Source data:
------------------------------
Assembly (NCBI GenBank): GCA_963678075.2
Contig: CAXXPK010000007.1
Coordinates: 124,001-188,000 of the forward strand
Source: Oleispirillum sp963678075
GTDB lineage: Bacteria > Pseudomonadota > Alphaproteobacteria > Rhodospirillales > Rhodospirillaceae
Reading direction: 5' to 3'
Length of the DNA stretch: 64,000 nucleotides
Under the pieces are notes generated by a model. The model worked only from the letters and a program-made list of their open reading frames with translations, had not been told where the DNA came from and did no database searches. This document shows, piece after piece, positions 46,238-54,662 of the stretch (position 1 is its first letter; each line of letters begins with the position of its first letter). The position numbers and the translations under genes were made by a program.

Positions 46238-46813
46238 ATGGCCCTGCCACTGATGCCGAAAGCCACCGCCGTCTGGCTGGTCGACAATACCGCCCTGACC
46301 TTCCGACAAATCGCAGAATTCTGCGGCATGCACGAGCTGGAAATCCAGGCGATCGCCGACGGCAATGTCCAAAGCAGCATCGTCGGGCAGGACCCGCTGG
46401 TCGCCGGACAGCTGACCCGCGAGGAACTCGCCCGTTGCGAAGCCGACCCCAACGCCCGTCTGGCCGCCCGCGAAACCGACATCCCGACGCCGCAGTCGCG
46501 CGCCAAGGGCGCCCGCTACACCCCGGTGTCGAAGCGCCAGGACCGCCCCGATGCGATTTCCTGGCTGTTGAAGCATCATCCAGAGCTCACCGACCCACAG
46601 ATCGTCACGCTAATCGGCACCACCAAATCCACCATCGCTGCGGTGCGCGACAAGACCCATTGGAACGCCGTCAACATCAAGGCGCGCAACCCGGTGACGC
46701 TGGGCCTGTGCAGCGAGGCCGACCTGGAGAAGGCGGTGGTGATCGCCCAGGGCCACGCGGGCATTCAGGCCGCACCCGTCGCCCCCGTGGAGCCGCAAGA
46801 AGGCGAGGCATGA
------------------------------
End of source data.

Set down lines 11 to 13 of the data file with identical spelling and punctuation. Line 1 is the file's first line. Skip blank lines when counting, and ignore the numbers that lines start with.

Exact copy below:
46301 TTCCGACAAATCGCAGAATTCTGCGGCATGCACGAGCTGGAAATCCAGGCGATCGCCGACGGCAATGTCCAAAGCAGCATCGTCGGGCAGGACCCGCTGG
46401 TCGCCGGACAGCTGACCCGCGAGGAACTCGCCCGTTGCGAAGCCGACCCCAACGCCCGTCTGGCCGCCCGCGAAACCGACATCCCGACGCCGCAGTCGCG
46501 CGCCAAGGGCGCCCGCTACACCCCGGTGTCGAAGCGCCAGGACCGCCCCGATGCGATTTCCTGGCTGTTGAAGCATCATCCAGAGCTCACCGACCCACAG